Starkey aasl kq_webinar_2012


Published on

Slide deck from February 13, 2012, AASL Knowledge Quest Webinar.

Published in: Education, Technology
  • Be the first to comment

  • Be the first to like this

No Downloads
Total views
On SlideShare
From Embeds
Number of Embeds
Embeds 0
No embeds

No notes for slide

Starkey aasl kq_webinar_2012

  1. 1. Releasing Your Inner Leader Spinning 21 st -Century Standards-Driven Evaluations and Professional Development into Stronger School Relationships Carolyn Starkey Librarian, Buckhorn High School New Market, Alabama [email_address] Knowledge Quest Webinar February 13, 2012
  2. 2. <ul><li>Carolyn Starkey has been in education for 23 years, the last 13 related to school library media. She served as the library media specialist at Sloman Primary School for seven years, obtaining her certification by the National Board of Professional Teaching Standards in library media in 2003 while there. After a 4 ½ year stint as Assistant Professor of Library Education Media at Alabama State University, Carolyn is currently serving as a school librarian alongside Wendy Stephens at Buckhorn High School and completing her dissertation in instructional leadership/instructional technology at the University of Alabama. Her other professional commitments include positions as Co-Chair of the Children's and School Library Division of the Alabama Library Association, Editor of ASLA‘s The Alabama School Librarian , and Chair of ISTE's Media Specialist Special Interest Group newsletter committee. She also serves as a member of American Association of School Librarians' Publications Committee and NCATE Coordinating Committee and has recently taken on a Co-Manager position of the AASL blog. Carolyn is a frequent conference and professional development presenter on a wide range of topics in school librarianship, technology, and online learning. New areas of interest include the integration of the Common Core State Standards into school libraries and the implementation of the EDUCATEAlabama for Librarians formative performance assessment system. Carolyn served as a member of the EDUCATEAlabama for Librarians review committee and has presented on this topic over a dozen times in 2011 and 2012. </li></ul>Biography Carolyn Jo Starkey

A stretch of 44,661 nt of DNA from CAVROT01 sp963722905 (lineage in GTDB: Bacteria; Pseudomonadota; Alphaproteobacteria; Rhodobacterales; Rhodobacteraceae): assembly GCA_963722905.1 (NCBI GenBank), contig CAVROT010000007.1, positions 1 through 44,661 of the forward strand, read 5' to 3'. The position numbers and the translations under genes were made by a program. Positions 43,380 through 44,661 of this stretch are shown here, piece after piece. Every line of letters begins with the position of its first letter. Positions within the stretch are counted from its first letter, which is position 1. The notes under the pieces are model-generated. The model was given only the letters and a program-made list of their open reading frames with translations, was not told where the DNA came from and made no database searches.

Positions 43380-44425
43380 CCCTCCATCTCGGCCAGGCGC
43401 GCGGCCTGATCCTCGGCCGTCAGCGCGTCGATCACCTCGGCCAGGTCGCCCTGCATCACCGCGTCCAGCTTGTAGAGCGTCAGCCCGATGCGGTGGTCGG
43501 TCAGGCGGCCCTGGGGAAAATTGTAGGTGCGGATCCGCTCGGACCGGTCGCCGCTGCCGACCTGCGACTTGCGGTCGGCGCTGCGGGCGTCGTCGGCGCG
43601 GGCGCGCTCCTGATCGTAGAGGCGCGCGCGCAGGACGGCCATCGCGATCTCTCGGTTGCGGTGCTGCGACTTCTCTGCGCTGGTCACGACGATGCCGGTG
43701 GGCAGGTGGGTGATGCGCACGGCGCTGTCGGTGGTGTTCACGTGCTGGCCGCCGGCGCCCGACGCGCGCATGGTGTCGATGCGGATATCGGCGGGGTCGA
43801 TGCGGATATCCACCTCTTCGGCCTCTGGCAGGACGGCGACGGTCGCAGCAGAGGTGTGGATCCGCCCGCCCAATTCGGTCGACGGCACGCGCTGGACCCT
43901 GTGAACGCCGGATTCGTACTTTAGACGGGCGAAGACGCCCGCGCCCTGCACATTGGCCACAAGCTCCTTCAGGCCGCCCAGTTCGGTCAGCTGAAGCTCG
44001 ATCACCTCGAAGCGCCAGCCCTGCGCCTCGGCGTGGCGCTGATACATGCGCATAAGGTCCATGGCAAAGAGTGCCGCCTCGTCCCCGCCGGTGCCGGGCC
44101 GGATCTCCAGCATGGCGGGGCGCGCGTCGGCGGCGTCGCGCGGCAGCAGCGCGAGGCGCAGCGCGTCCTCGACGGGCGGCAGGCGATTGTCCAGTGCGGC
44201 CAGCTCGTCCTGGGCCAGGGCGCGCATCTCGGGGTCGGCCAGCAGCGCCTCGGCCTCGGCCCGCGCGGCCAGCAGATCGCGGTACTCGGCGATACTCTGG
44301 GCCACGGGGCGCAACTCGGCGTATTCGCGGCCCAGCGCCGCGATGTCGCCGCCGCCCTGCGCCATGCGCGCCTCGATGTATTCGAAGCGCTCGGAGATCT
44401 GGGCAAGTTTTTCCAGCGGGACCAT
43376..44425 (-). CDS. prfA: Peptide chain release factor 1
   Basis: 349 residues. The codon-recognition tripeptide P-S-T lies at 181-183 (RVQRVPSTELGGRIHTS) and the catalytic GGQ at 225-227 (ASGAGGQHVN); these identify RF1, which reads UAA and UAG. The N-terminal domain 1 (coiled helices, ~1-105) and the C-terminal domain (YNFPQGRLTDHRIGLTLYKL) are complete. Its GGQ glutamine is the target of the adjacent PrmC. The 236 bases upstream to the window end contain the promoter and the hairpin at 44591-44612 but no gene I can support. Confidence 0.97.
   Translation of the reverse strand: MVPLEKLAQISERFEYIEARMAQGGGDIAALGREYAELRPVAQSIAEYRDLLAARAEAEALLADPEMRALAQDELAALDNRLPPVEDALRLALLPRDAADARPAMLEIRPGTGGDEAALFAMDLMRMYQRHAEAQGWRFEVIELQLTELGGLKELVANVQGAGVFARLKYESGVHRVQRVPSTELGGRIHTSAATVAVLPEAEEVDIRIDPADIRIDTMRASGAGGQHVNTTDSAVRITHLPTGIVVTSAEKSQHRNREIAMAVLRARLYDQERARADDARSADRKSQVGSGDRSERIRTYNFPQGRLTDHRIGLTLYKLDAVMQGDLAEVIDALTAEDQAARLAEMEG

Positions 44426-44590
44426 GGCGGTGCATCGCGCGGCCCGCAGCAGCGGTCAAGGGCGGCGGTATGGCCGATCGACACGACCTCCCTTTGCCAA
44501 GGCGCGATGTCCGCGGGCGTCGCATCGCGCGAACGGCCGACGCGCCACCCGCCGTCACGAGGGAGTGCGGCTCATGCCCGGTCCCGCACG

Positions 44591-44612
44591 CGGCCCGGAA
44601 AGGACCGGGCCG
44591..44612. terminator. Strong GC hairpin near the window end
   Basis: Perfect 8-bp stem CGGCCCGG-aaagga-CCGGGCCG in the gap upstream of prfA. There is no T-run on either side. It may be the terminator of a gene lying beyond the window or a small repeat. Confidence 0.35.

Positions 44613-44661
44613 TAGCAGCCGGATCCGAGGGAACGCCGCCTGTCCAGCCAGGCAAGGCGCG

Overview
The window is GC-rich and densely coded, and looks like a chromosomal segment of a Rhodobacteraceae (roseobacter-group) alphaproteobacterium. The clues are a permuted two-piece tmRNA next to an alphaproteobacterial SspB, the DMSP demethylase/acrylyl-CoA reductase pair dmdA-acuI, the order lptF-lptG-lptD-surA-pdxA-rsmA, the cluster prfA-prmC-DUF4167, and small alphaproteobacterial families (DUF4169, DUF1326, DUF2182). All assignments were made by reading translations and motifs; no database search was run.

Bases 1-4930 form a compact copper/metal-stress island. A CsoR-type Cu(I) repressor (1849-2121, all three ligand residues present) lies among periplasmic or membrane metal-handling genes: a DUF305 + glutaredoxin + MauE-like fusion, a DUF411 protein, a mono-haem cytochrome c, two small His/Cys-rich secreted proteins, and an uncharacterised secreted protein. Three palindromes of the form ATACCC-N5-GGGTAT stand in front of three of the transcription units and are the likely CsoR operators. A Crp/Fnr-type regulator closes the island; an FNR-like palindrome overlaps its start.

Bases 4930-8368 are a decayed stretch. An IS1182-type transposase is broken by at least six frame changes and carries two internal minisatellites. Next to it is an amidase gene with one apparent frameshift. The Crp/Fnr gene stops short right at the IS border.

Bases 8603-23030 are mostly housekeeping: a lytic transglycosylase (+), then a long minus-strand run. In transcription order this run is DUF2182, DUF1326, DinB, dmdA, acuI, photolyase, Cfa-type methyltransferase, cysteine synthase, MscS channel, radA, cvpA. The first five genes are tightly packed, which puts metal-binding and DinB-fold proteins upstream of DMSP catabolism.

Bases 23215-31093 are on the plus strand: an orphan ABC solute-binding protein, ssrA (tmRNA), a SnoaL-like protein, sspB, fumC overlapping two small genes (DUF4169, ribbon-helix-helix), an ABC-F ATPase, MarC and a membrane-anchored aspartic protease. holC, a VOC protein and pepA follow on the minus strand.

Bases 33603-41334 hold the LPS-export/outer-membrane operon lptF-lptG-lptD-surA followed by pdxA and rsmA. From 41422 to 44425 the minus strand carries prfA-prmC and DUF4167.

3. 3. Professional Development <ul><li>“ Simply put, professional development is evolving into something new and inspiring in the twenty-first century.” </li></ul>
  4. 4. Lyrical Vocabulary of PD
  5. 5. 21 st -Century PD <ul><li>“ Professional Development is becoming more relevant, more reflective, and, most importantly, more social.” </li></ul>
  6. 6. Socially United Groups <ul><li>Give rise to a collective intelligence: </li></ul><ul><ul><li>Bonds members into a more ordered society </li></ul></ul><ul><li>This collective intelligence: </li></ul><ul><ul><li>Senses its own needs and those of the stakeholders </li></ul></ul><ul><ul><li>Generates choices to satisfy those collective needs </li></ul></ul><ul><ul><li>Anticipates the consequences of those choices </li></ul></ul><ul><ul><li>Makes choices that best serve the well-being of those affected by those choices </li></ul></ul><ul><ul><li>Learns from the consequences of those choices </li></ul></ul>